‘Vague rules, tensions with US hurting business in China’

Beijing: Foreign companies operating in China say tensions with Washington over technology, trade and other issues and uncertainty over Chinese policies are damaging the business environment and causing some to reassess their plans for investing in the giant market.

The results of surveys released Tuesday by the American Chamber of Commerce in Shanghai and by the European Union Chamber of Commerce in China largely concurred in appealing for greater certainty and clarity over China’s stance toward foreign businesses.

“For decades, European companies thrived in China, benefitting from a stable and efficient business environment. However, after the turbulent past three years, many have reevaluated their basic assumptions about the Chinese market,” Jens Eskelund, the EU Chamber’s president said, in a letter that accompanied the report.

Eskelund said that predictability and reliability had been undermined by “erratic policy shifts,” hurting confidence in China’s growth prospects.

“At the top of a growing list of questions about the Chinese market is, what kind of relationship does China want to have with foreign enterprises?” he said.

The Shanghai AmCham’s survey showed a continued downgrading of China’s importance as an overseas destination for investment, even though two-thirds of the 325 companies responding said they had no immediate plans to change their China strategy.

Just over one in five of the companies surveyed said they were decreasing their investment in China this year, with the top reason being uncertainty about the US-China trade relationship, followed by expectations of slower growth in China, it said.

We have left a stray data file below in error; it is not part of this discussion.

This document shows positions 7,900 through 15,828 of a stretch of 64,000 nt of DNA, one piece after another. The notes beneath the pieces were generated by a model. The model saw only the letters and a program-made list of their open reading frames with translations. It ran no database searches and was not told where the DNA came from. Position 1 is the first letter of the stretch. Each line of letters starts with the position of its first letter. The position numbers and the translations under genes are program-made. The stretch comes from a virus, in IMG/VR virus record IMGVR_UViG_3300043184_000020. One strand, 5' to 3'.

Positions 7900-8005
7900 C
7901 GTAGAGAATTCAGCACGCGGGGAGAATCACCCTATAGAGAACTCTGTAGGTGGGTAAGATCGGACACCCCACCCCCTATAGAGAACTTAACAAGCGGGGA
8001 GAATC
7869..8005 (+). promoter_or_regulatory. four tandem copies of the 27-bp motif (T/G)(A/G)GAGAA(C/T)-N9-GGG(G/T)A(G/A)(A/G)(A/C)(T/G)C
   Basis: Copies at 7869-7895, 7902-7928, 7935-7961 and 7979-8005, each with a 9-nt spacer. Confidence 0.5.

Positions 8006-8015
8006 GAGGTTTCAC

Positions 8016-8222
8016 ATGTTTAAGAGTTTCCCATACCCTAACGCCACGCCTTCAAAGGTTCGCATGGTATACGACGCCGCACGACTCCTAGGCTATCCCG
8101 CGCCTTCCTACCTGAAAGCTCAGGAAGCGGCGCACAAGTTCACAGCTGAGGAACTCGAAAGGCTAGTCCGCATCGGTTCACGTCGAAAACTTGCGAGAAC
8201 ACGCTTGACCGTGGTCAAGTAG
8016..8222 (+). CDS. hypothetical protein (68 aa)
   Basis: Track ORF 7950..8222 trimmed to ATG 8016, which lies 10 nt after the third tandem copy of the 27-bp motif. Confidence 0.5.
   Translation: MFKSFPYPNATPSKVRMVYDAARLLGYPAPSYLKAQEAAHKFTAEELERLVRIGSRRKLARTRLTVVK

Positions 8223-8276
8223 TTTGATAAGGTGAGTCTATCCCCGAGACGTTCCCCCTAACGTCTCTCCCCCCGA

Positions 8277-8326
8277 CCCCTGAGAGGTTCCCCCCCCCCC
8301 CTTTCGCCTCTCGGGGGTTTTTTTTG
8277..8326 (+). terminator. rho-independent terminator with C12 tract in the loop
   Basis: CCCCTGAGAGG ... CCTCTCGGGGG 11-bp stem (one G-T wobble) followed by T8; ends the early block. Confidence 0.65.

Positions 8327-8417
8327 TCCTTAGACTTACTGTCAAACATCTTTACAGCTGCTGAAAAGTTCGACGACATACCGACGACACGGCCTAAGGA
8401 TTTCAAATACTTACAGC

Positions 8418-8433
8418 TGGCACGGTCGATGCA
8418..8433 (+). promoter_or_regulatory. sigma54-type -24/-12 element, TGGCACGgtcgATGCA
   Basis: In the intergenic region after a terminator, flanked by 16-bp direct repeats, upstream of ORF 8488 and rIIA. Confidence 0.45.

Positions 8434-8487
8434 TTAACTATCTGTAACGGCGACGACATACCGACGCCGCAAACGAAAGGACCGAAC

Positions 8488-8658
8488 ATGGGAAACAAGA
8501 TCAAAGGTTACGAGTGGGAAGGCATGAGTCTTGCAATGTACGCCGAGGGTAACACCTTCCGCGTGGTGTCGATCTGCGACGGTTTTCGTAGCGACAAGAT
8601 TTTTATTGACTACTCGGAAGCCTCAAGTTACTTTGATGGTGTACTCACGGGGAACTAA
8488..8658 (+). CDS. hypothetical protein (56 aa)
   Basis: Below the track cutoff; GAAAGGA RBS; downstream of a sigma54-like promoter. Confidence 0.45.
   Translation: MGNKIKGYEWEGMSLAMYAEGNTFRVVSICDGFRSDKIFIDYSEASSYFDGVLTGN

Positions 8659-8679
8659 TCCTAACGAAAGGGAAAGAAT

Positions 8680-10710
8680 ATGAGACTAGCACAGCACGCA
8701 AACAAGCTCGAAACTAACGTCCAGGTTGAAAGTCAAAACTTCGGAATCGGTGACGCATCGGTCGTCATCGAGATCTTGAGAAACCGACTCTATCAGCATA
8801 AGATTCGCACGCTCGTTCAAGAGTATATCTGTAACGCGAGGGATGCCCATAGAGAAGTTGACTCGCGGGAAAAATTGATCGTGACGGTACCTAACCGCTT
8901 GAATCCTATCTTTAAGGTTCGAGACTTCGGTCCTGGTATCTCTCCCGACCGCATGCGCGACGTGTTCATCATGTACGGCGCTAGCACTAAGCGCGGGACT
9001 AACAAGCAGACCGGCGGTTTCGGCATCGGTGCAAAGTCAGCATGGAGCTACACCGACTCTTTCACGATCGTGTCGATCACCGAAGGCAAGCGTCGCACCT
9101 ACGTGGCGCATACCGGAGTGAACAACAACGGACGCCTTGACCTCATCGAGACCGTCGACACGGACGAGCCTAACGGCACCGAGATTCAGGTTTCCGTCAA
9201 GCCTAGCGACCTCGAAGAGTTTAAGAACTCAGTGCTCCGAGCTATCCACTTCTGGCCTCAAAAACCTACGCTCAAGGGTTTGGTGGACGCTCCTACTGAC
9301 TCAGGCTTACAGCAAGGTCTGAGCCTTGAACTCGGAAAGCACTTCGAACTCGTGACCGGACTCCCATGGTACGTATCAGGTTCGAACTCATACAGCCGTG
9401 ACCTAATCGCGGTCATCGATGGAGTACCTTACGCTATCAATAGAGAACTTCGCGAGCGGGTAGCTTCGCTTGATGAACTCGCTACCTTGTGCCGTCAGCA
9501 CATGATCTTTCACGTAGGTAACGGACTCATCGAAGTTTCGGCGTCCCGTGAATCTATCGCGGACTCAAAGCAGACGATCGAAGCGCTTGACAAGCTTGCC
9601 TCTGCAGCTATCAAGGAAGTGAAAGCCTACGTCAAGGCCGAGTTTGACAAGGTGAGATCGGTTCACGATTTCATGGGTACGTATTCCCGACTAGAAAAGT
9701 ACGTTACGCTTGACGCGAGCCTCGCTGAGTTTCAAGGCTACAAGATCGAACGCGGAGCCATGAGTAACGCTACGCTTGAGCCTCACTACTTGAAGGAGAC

Overall, the survey showed sentiment worsened from last year, when companies were embroiled in disruptions from “zero-COVID” policies that caused parts of entire cities, transport networks and travel to be shut down, sometimes for weeks at a time. Such disruptions were a major “push factor” that companies cited in expanding their operations outside China, the survey showed.

Asked about the survey, a Foreign Ministry spokesperson said that Beijing has recently taken measures to attract foreign investment and that China welcomes foreign companies to invest and operate in China.

“What I can tell you is that China’s economy is resilient, promising and dynamic, and the fundamentals of long-term development have not changed,” said the spokesperson, Mao Ning. “The outstanding advantages of a super-sized market and a complete industrial system have also remained unchanged,” she said.

While 52 per cent of those surveyed by AmCham Shanghai said they were optimistic about their five-year business outlook in China, that was the lowest figure since the group began the annual survey in 1999.

Nearly nine in 10 companies said rising costs were a big challenge.

Intensifying competition has also been worsened by policies that favour local companies over foreign ones and courts that tend to favor Chinese companies in decisions on protection of intellectual property such as patents and trademarks, the chamber said.

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